Example: These shears are big. These tweezers are good.

Plural verbs: are

9. When sentences start with
there is
or
there are
,
the subject would follow the verb. Because
there
isn't
the subject, the verb will agree with what follows it.
Example: There are a lot of pencils. There is a pencil.
Verb: are; is What follows there: a lot of pencils; a pencil

10. Collective nouns are words that would signify more than one person but that's considered singular and would take a singular verb: team, group, class, committee, and family.
Example: The team is strong. My family has a strong bond.
Singular verb: is; has
Sometimes, a sentence may need the use of a plural verb when using a collective noun.
Example: The citizens are needed to work.
The sentence above refers to the individual
efforts of each member.

11. Expressions like: with, together with, including, accompanied
by, in addition to, or as well, doesn't change the subject's number.
If the subject is singular, the verb is singular too.
Example: The manager, including the assistant manager, is gone.
Every worker, in addition to customers, are mean.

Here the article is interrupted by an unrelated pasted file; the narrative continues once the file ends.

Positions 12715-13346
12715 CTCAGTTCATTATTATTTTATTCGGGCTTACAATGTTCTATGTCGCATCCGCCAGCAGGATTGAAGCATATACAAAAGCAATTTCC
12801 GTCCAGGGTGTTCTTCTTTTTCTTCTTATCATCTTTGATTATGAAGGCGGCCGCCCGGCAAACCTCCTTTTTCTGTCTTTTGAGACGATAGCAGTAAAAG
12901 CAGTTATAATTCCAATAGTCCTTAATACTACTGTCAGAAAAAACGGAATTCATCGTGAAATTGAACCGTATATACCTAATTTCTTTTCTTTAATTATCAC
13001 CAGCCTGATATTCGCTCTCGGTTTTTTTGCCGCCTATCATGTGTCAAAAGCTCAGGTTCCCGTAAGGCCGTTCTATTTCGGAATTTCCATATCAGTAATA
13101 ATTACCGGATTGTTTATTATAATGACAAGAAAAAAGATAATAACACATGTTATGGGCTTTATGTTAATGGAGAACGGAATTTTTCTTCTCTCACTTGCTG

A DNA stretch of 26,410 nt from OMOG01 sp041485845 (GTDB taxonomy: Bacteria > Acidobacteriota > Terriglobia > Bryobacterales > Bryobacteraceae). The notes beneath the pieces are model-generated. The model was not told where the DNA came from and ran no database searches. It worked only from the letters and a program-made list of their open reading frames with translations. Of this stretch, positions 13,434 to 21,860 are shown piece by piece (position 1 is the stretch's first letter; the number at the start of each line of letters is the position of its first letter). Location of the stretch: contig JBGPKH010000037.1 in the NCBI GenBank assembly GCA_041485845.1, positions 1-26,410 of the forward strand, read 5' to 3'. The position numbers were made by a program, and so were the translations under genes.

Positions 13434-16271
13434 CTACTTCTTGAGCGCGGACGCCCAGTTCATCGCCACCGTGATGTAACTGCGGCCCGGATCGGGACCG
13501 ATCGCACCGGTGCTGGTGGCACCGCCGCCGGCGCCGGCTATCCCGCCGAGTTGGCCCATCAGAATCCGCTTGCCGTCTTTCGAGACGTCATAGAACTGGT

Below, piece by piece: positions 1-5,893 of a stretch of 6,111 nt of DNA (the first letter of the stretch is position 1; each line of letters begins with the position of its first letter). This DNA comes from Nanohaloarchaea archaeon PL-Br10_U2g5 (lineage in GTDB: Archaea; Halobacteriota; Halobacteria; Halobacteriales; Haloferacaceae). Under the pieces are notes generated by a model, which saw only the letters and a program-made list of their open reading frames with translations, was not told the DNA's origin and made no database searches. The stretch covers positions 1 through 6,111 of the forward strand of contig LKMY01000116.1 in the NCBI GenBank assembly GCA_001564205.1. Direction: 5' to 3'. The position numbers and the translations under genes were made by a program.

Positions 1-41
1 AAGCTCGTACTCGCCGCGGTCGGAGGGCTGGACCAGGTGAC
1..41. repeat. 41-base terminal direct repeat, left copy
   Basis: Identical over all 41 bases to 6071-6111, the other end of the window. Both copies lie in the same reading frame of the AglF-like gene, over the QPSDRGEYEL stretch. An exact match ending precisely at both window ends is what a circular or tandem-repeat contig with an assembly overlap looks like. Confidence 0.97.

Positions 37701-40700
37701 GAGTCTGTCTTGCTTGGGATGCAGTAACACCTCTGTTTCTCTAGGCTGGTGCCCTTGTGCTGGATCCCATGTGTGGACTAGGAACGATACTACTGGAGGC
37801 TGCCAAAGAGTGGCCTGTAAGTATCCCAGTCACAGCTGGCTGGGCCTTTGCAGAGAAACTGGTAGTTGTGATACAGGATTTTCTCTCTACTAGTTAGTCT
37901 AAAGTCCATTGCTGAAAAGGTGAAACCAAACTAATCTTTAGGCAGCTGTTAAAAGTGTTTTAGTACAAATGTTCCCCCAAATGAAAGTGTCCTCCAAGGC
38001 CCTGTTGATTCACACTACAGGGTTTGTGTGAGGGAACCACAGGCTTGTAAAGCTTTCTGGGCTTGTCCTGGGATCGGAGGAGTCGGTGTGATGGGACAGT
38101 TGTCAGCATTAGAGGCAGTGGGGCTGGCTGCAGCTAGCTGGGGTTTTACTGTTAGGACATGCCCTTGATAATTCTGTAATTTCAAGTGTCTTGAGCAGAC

Singular verb: is Plural verb: are

Simple Present: They jog
Present Perfect: They have jogged.
Simple Past: They jogged
Past Perfect: They had jogged.
Future: They will jog.
Future Perfect: They will have jogged.
Sequencing tenses' problems happen with
perfect tenses, which all forms by adding
an auxiliary or auxiliaries to the past
particle, third principal part.
Examples: jog, jogged, jogged
talk, talked, talked
Most common auxiliaries are forms of: be, can, do, may
must, ought, shall, will, has, have, had and they're forms
we'll use in basic discussion.
Present Perfect
Sequence of Tenses
The present perfect has a past particle (known as the
3rd principal part) that has: has or have. It appoints a specific position of action which starts in the past, but is still going into the present or the effect still continues.
Example: 1.Allyson screamed at Ileagh.
(simple past)

2.Allyson has screamed at Ileagh.
(present perfect)
The involvement of (1) Allyson is mad at Ileagh; (2) she is still screaming.
Example: 1.Tasnim did her chores. She can go to the mall.
2.If Tasnim has done her chores, she can go to the movies.
Infinitives can also have perfect tense forms when joined with "have," and sometimes problems appear when the infinitives are used with verbs like: hope, plan, expect, and intend, when it all points into the future (I wanted to see a cartoon. Hibah meant to see a nurse.) It has a perfect tense that sets up a sequence by marking the action that began and was finished before the action of the main verb.